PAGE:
In another embodiment, the present invention provides a process for promoting the healing of spinal disc fissures, comprising applying into and around the spinal disc, a composition that contains an autologous tissue sealant to seal the disc fissure and an effective concentration of at least one drug to reduce inflammation, wherein the concentration is effective to promote healing.

In another embodiment, the composition may be supplemented with, for example, one or more analgesics, anesthetics, antimicrobial compounds, antibiotics, antifibrinolytic agents, anti-inflammatory compounds, antibodies, anticoagulants, antifungal compounds, antiangiogenins, antiseptics, cardiovascular drugs, cytokines, cytotoxins or cell proliferation inhibiting compounds, chemotherapeutic drugs, interferons, growth factors, hormones, lipids or liposomes, oligonucleotides or polynucleotides, osteoinducers, cartilage-inducing compounds, polymers, polysaccharides, proteoglycans, polypeptides, protease inhibitors, steroids, vasoconstrictors, vasodilators, vitamins, nutritional supplements, minerals, stabilizers and combinations thereof.

In another embodiment, this invention provides a method of treating injured, disrupted, damaged, degenerated or wounded tissue in a patient by applying enhanced, thrombin-like enzyme activated, autologous tissue sealants to said tissue in a pressurized fashion.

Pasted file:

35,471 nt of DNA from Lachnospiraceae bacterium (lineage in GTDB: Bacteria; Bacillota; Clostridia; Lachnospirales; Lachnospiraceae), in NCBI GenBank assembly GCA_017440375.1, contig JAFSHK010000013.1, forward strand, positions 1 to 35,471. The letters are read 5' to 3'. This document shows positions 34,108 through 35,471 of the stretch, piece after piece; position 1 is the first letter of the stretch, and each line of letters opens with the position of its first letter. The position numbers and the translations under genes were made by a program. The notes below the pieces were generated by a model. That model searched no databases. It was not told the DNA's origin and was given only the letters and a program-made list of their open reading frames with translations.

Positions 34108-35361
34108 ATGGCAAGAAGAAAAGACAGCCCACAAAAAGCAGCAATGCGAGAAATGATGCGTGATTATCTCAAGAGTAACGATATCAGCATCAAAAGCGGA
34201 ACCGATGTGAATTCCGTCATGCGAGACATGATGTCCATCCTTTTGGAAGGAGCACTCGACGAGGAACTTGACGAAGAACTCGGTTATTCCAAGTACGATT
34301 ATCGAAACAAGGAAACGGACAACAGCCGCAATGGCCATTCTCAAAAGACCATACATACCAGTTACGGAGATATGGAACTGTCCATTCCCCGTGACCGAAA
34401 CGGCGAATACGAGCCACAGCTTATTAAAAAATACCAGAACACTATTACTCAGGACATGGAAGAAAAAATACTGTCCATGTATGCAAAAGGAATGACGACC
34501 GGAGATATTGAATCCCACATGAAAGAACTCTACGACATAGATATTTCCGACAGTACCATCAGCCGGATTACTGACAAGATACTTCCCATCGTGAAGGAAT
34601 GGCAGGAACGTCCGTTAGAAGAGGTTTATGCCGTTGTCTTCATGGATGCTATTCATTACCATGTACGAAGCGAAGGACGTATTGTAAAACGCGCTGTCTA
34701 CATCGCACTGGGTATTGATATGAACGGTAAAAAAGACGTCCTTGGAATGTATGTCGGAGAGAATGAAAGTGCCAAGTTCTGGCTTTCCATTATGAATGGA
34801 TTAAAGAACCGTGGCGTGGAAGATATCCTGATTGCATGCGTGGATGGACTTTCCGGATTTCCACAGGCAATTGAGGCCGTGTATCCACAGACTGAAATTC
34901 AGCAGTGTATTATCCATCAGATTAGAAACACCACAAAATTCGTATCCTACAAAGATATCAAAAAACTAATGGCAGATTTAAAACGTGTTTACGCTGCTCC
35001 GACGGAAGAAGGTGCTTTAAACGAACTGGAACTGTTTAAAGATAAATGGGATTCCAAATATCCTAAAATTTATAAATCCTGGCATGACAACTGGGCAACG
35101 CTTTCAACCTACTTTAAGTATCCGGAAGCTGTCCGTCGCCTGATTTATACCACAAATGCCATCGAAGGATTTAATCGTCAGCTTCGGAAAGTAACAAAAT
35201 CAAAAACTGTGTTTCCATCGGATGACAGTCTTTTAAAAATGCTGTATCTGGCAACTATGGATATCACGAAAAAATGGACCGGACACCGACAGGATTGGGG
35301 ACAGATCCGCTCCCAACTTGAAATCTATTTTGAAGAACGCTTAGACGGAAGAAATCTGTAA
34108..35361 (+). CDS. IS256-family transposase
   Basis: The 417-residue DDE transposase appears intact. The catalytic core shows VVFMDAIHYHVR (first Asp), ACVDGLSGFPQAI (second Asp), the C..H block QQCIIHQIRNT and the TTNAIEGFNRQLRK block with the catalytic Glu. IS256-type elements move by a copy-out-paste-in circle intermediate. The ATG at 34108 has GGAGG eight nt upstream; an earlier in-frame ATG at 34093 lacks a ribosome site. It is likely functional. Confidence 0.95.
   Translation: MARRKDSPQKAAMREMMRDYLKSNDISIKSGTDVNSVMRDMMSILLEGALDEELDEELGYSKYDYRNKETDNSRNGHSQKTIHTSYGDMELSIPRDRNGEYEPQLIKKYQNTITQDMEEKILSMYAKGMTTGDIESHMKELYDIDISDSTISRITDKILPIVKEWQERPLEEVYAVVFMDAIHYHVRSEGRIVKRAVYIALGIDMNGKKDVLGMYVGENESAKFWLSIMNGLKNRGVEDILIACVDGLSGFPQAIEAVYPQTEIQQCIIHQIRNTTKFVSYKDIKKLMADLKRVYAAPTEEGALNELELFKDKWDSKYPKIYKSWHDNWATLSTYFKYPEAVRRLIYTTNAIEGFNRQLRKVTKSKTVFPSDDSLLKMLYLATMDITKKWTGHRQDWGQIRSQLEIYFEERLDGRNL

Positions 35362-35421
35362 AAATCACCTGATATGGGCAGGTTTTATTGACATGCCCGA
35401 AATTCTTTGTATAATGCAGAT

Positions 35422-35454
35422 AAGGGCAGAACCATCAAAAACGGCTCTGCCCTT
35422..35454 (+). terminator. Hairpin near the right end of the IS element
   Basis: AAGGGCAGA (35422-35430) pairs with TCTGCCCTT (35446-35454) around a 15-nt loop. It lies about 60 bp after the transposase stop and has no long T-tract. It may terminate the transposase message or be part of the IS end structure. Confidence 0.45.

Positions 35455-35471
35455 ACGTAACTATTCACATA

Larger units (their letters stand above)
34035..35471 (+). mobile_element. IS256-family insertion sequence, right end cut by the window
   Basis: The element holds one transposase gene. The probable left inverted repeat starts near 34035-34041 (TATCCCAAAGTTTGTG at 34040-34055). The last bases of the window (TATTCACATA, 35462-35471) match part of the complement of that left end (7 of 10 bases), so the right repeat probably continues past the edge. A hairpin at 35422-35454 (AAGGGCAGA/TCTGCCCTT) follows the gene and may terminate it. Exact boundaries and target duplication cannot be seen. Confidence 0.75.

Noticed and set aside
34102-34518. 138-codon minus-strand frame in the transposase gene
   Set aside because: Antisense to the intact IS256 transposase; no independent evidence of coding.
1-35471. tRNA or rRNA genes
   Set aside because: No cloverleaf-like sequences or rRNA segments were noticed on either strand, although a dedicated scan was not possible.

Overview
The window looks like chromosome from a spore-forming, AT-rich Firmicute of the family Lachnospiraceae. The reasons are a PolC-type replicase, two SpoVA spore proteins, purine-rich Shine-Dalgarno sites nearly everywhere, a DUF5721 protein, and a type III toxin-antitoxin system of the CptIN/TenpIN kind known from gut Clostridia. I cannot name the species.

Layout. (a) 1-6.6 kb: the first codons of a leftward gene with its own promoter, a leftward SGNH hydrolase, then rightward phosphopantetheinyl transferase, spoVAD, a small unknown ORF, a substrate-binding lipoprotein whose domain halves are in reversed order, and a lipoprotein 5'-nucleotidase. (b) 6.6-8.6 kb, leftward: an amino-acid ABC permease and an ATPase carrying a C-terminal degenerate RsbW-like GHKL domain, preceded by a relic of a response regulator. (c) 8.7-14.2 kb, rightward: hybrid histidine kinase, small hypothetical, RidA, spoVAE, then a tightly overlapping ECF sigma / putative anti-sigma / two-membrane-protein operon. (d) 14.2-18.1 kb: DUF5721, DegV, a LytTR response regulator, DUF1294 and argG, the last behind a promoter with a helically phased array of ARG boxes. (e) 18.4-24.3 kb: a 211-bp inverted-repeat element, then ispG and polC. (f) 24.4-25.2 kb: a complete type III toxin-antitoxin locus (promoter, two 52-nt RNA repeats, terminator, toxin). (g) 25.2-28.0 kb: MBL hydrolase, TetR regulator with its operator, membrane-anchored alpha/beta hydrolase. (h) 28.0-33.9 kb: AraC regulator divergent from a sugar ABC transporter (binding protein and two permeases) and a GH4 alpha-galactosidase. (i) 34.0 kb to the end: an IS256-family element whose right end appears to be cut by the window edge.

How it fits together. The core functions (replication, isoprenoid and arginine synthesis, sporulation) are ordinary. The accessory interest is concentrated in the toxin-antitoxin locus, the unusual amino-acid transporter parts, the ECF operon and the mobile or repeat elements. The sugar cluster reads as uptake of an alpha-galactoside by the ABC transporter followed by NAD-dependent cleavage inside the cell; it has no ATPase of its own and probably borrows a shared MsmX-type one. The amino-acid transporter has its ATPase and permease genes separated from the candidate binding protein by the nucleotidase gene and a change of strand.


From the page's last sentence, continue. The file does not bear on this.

While in a further embodiment, this invention provides a method of treating injured, disrupted, damaged, degenerated or wounded joints in a patient by applying enhanced, thrombin-like enzyme activated, autologous tissue sealants to said tissue in a pressurized fashion.

The subject invention relates to a method for utilizing a fibrin sealant which comprises: (a) contacting a desired site with a composition comprising fibrin monomer and a supplement; and (b) converting said fibrin monomer to a fibrin polymer concurrently with said contacting step, thereby forming a fibrin clot that contains the supplement.

The subject invention also provides methods for preparing such composition and compositions and kits comprising such fibrin monomer and supplement.

Another aspect of the subject invention relates to a method for utilizing a fibrin sealant which comprises: (a) contacting a desired site with a composition comprising noncrosslinked fibrin; and (b) converting said noncrosslinked fibrin to crosslinked fibrin concurrently with said contacting step, thereby forming a fibrin clot.